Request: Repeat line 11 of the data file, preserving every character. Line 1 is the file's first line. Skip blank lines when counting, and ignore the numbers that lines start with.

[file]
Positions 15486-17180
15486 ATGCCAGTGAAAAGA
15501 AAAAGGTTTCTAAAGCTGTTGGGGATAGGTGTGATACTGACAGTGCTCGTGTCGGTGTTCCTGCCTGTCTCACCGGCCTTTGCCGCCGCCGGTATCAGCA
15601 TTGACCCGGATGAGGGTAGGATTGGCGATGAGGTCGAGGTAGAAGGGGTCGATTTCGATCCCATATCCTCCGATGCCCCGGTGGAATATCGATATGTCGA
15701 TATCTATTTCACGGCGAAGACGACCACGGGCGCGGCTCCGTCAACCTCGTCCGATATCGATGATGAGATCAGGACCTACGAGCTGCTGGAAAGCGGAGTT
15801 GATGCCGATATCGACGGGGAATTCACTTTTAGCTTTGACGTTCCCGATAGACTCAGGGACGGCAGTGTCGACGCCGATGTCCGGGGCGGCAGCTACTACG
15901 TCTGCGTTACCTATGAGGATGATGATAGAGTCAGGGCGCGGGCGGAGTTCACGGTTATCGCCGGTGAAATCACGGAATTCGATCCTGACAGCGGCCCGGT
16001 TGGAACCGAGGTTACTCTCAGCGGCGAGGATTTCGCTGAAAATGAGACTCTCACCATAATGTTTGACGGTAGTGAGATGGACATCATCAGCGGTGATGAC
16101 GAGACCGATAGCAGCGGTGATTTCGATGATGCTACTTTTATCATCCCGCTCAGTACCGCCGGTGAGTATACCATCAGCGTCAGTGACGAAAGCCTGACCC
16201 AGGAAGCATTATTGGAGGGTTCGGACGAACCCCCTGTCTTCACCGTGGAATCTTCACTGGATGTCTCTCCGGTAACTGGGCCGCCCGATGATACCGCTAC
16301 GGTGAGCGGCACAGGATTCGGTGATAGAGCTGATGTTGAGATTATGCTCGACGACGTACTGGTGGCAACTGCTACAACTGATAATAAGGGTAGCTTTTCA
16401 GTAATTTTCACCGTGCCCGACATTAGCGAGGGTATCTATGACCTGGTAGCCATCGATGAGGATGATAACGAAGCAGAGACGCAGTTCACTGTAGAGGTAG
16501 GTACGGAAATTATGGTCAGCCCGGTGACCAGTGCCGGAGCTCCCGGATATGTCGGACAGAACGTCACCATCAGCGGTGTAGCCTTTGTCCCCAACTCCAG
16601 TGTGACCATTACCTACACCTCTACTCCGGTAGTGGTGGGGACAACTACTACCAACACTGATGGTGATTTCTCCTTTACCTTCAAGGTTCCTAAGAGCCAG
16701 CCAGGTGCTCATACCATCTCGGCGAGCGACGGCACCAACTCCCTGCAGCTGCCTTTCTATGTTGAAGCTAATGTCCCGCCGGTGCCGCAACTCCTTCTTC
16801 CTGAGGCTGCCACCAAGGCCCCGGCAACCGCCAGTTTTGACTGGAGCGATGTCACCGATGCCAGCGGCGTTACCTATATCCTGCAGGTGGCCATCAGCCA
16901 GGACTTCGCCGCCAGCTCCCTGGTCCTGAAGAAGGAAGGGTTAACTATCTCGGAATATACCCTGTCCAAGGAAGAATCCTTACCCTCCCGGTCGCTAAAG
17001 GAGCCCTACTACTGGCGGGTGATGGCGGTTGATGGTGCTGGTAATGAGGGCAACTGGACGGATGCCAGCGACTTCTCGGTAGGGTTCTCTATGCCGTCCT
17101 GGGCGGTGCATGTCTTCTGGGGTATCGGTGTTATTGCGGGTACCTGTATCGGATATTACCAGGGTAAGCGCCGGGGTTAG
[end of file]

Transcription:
16301 GGTGAGCGGCACAGGATTCGGTGATAGAGCTGATGTTGAGATTATGCTCGACGACGTACTGGTGGCAACTGCTACAACTGATAATAAGGGTAGCTTTTCA